both of these scenarios presuppose
that one knows what to do with the
fire hose, extinguisher, or the yolk,
once its container is broken

there is more than one way to put
out a fire or to cook an egg, so we
let experience be our guide, and
lacking that, we free-float in the
Black Hole of space wondering
what in tarnation are we going to do?
 —Public Domain Photo Courtesy of Joe Nolan 


had all kinds of great ideas
to write a mystery novel
that ends in a great, big
gun fight

but we won’t ever know the
ending, because I’m sure
not going to hang around
writing a book if there is
a great big gunfight! 
—Public Domain Illustration
Courtesy of Joe Nolan

—Claire J. Baker, Pinole, CA

Ah, sun held lightly
within a half shell, hello.

I sense you offer an epiphany.
this time I am ready,

here by California’s ocean—
you, balanced, tilted, splashed,

skinny dipping on horizon.
Now, nudged open by waves, you

spread, as if God’s own egg yolk,
into a deepening orange glory

lovers are drawn to follow, flow
into wherever epiphanies go. 
 —Public Domain Photo

—Claire J. Baker

                        In ethereal moments,
a poet singled out a talisman leaf
in a small barren space
her windowed eucalyptus tree—
                                        high clearing: one leaf.

Each day, leaning far back
in her old La-Z-Boy and gazing up,
the poet found her leafy talisman was sending
fresh ideas. She memorized its pointed
shape, tilt, size, the few twigs
                              bordering the now sanctified 
                   tree space.   
The tantalizing leaf clung,
storm-slashed, wind-whipped
sun-warmed into pungency
with the entire tree.

                                        A year later
                                        the goodluck charm had
                                           the magical clearing
                                            Lover of trees
    now commune with air. 
 —Public Domain Artwork

—Sayani Mukherjee, Chandannagar,
W. Bengal, India

The bonnet of eye-masked crowds
The seraphimed joy of knowledge ends
Dust particles on the shore
I masked as a bird of joy
The flowers of beaded darkness
Till the cancerous ocean fell high
A last brimmed-full cup
In Xanadu they sang and ate the heaven's cup
In wilderness comes a divine spree
For the joy of beaded pearl
I overrun a trained footprint
Till the last supper of mahogany sprouts.
—Public Domain Photo Courtesy of Joe Nolan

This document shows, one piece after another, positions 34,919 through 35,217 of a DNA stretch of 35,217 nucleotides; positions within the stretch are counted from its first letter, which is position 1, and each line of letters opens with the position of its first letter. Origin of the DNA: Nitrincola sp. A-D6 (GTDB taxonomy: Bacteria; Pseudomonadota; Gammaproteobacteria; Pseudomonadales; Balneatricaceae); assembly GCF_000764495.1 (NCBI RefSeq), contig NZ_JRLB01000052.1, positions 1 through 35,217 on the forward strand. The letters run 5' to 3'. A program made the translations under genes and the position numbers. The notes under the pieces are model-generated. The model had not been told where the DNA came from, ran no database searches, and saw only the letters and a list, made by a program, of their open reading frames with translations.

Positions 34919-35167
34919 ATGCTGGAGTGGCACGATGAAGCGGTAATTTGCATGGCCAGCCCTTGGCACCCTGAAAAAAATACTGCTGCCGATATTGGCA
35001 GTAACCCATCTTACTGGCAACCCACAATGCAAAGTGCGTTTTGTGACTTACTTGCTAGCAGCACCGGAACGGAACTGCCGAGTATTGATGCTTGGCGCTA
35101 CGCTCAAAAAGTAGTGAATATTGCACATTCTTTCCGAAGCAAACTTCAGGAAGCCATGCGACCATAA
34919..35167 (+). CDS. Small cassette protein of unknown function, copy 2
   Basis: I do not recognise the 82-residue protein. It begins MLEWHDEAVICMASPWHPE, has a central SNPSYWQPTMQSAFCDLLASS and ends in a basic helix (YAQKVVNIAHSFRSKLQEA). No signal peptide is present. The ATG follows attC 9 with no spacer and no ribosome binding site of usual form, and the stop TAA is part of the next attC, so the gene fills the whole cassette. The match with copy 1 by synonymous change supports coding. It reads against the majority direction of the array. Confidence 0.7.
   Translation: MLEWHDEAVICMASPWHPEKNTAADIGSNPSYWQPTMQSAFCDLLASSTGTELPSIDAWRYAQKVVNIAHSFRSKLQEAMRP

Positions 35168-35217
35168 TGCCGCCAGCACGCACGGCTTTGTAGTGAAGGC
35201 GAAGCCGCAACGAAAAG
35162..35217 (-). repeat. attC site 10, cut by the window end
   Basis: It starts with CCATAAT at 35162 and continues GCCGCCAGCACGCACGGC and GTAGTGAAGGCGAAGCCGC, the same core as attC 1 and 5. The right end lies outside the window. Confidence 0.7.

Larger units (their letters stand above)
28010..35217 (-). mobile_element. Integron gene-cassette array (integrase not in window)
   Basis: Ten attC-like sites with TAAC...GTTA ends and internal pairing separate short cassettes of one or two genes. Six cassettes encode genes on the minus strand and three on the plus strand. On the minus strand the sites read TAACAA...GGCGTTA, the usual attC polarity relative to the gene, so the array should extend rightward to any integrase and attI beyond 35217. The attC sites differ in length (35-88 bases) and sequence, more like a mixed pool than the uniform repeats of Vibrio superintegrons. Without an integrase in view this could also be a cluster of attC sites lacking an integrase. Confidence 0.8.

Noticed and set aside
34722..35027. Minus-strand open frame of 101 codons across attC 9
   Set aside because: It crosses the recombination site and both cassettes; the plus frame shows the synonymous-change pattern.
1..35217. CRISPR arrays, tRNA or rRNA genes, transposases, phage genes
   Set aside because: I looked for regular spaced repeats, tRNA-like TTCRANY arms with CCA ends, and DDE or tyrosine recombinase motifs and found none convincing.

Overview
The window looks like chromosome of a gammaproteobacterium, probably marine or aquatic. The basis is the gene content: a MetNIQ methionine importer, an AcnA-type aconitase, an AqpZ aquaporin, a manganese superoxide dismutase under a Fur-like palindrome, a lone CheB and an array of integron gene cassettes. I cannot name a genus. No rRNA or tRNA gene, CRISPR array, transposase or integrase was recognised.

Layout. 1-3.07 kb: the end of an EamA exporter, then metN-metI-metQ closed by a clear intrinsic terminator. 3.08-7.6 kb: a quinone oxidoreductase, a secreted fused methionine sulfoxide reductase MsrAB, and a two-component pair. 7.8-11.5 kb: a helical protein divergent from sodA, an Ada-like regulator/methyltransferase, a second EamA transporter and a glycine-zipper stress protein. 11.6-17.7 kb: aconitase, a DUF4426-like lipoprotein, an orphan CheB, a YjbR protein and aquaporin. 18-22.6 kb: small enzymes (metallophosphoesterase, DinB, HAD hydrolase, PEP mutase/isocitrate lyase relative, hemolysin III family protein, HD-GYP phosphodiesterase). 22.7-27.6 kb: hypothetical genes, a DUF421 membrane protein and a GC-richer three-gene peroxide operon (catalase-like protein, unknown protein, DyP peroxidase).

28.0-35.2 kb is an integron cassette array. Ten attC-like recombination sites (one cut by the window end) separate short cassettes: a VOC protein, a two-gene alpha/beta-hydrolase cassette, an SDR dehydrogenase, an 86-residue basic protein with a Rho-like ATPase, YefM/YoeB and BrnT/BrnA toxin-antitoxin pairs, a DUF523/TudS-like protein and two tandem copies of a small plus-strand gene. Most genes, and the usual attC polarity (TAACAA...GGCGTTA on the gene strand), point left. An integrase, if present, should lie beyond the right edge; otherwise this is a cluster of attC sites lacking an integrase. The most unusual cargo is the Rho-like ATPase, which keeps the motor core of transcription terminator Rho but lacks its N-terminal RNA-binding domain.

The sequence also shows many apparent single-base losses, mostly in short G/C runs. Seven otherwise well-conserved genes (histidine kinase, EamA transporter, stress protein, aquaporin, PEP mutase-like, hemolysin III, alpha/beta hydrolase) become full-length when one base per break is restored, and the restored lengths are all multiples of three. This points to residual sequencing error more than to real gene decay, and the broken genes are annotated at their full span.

—Joe Nolan, Stockton, CA
“It’s O.K., Eddie,
If you want to be queer.
It’s O.K.
If you want to be weird,   
Cut off your dick
And pluck out your beard.”
Said the Life-Coach Counselor
At the pubic school
Who had her nose
In everyone’s pants and
Walked down the hallways
Longing for
A sideways glance.

“It’s O.K.
No one will care.
You can go through life
As a non-binaire
And sort through
Your nightmares
Each mourning.”
 —Public Domain Illustration 
Courtesy of Joe Nolan

—Joe Nolan

To explain a complaint,
A theory of negligence
Had to be offered.

To offer it up,
Concrete was cracked
And the world
Was pulled down.

In front of
Swirling clouds
Of concrete-dust,
Crowds were running,
Hoping they
Would not be entombed
Like the figures
Preserved at Pompeii.

It happened very suddenl—
Something exploded
And the world was
Figures frozen in time.

It was all included
In a theory of negligence—
All it took
Was an airliner with jet fuel
To crash into a tower
And start office fires
To bring the whole thing down. 

—Illustration by Nolcha Fox (with Microsoft Designer)

Today’s LittleNip:

—Nolcha Fox, Buffalo, WY

Is this a joke? This yolk
has wings, a beak.
It’s covered with
some fluffy stuff.
It honks, a tiny truck.
No yolk I ever fried
could do a trick
like that.


—Medusa, with thanks to today’s contributors for fine poetry and visuals based on our Seed of the Week, Yolks, and to Michael Brownstein for his poems in honor of Holocaust Remembrance Day.

Be sure to check each Tuesday for the latest Seed of the Week.
 —Public Domain Illustration 
Courtesy of Joe Nolan

A reminder that
Sacramento Poetry Center presents
A Poetry Month Decompression
All Open Mic tonight, 7:30pm.
For more about this and other
future poetry happenings in
Northern California and otherwheres,
click on
in the links at the top of this page—
and keep an eye on this link and on
the daily Kitchen for happenings
that might pop up
—or get changed!—
 during the week.